|Single by MGMT|
|from the album Congratulations|
|Released||April 17, 2010|
|MGMT singles chronology|
"Siberian Breaks" is a song by the American rock band MGMT, released as the second single from their second studio album Congratulations (2010) as an exclusive release part of Record Store Day on April 17, 2010. It is the longest track on the album and MGMT's second longest song to date, clocking in a minute and a half behind "Metanoia." Andrew VanWyngarden has said that Siberian Breaks is his favorite song on the album. The song was released as a limited-edition 12" blue marble vinyl single for Record Store Day 2010, featuring the full 12-minute album version of "Siberian Breaks" on side A, with side B featuring a special etched design. There were 2000 copies pressed and it has been said to be "the perfect companion piece to the album". VanWyngarden has said of the song, "It's kind of like eight different songs strung together into one, and the general theme is about surfing in the Arctic Circle by Russia."
"...One of which is 'Siberian Breaks', MGMT's most ambitious undertaking yet. Just over 12 minutes long, 'Siberian Breaks' starts off in breezy MOR fashion, gentle harmonies giving it a 70s Todd Rundgren-vibe. Soon, though, they're ramping up the reverb, 'Siberian Breaks' taking its first left turn after 2 minutes, veering into a quietly seething stomp and then turning into a different song entirely 4 minutes in, resembling the Twin Peaks soundtrack if Jason Pierce got his valium-stained mitts on it. Next, airy, atmospheric keyboards lead it out of the hazy wilderness before the chorus (well, sort of) comes booming in at around 8 minutes. But hold on – we ain't finished yet, or rather 'Siberian Breaks' isn't – just when you think the whole thing is about to peter out 10 minutes in (IDIOT!), in comes bleeping, starry-eyed synths, twinkling like the intro to Radiohead's 'Let Down' and lending 'Siberian Breaks' a suitably cosmic finale. MGMT tried out a 14-minute song on 'Oracular…' b-side 'Metanoia'"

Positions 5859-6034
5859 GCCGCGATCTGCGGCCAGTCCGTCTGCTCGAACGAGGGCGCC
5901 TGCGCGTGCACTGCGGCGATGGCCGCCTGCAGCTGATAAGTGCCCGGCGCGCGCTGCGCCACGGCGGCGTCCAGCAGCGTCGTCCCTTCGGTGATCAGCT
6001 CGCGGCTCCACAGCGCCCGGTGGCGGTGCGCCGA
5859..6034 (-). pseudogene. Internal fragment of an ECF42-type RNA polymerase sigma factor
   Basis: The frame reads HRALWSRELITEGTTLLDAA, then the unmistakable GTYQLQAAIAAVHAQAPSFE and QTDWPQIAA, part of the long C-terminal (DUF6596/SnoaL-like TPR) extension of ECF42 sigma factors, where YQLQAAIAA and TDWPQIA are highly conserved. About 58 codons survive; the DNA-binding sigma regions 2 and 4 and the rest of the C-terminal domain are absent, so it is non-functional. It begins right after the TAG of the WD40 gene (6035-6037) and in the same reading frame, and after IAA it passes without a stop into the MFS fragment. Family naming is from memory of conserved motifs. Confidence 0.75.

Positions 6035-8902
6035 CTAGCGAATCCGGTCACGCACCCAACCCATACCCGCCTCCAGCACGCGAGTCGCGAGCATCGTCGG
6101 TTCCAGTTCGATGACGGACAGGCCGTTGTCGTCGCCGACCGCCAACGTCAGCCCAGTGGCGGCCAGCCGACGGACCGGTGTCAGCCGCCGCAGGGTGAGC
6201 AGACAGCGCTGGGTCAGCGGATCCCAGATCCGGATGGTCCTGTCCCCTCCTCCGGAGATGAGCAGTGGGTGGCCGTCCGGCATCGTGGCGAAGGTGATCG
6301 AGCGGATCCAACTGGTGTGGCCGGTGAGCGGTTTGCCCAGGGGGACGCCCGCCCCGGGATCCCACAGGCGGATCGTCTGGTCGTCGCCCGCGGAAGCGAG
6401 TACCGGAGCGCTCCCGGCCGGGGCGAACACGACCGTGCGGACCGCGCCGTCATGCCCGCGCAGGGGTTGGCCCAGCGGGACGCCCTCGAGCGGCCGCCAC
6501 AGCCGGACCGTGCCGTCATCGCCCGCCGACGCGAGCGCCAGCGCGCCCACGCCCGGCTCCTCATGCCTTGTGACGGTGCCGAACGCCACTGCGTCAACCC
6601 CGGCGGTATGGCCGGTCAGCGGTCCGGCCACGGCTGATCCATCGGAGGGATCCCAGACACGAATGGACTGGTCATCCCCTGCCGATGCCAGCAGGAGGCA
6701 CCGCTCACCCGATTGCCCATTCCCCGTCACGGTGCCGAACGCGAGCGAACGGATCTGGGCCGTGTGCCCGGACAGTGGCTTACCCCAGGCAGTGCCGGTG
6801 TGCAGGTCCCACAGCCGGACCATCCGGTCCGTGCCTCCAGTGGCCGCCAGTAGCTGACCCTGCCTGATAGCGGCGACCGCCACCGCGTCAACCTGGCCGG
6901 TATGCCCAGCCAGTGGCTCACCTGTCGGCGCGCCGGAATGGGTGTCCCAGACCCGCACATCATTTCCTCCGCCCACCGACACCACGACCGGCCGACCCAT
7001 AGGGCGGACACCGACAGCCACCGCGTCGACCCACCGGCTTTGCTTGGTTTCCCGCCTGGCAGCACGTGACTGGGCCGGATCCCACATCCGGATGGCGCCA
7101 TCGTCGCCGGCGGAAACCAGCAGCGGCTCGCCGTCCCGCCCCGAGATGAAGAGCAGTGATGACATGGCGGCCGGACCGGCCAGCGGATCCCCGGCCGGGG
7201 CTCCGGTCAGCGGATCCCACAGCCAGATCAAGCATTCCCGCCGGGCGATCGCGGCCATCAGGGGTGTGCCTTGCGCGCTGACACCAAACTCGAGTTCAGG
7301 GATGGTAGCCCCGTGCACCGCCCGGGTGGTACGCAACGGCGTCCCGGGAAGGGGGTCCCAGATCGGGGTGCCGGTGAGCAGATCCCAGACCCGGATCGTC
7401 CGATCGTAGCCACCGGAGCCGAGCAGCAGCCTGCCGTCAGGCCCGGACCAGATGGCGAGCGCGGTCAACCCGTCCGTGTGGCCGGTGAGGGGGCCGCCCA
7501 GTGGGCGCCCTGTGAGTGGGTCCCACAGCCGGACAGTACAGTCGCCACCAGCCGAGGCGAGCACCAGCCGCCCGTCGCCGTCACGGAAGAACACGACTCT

"It’s almost unfair to discuss Siberian Breaks in a track-by-track review because it feels like more than one track. In 12 minutes, it carries out the promises made by Flash Delirium and changes shape constantly and without warning. Andrew Vanwyngarden has said Siberian Breaks is about eight different songs strung together - and listening to it again, eight might be underestimating things. The song begins in the same folkadelic territory as Song For Dan Treacy but steadfastly refuses to stay put. Over its full course, Siberian Breaks grows to accommodate distorting synthesizers, stadium-sized drums and a change of time signature. It passes through a shimmering synthtopia to a powerful glam chorus (of sorts) and finally runs out of steam in an ambient delirium of bleeping synths. The sections sometimes blend seamlessly together and sometimes jar uncomfortably but you have to admire the ambition of this rag-tag monolith."
- Perry, Kevin EG (7 July 2014). "Open'er 2014: Foals, Royal Blood And Haim In Pole Position". NME. Retrieved 22 July 2016.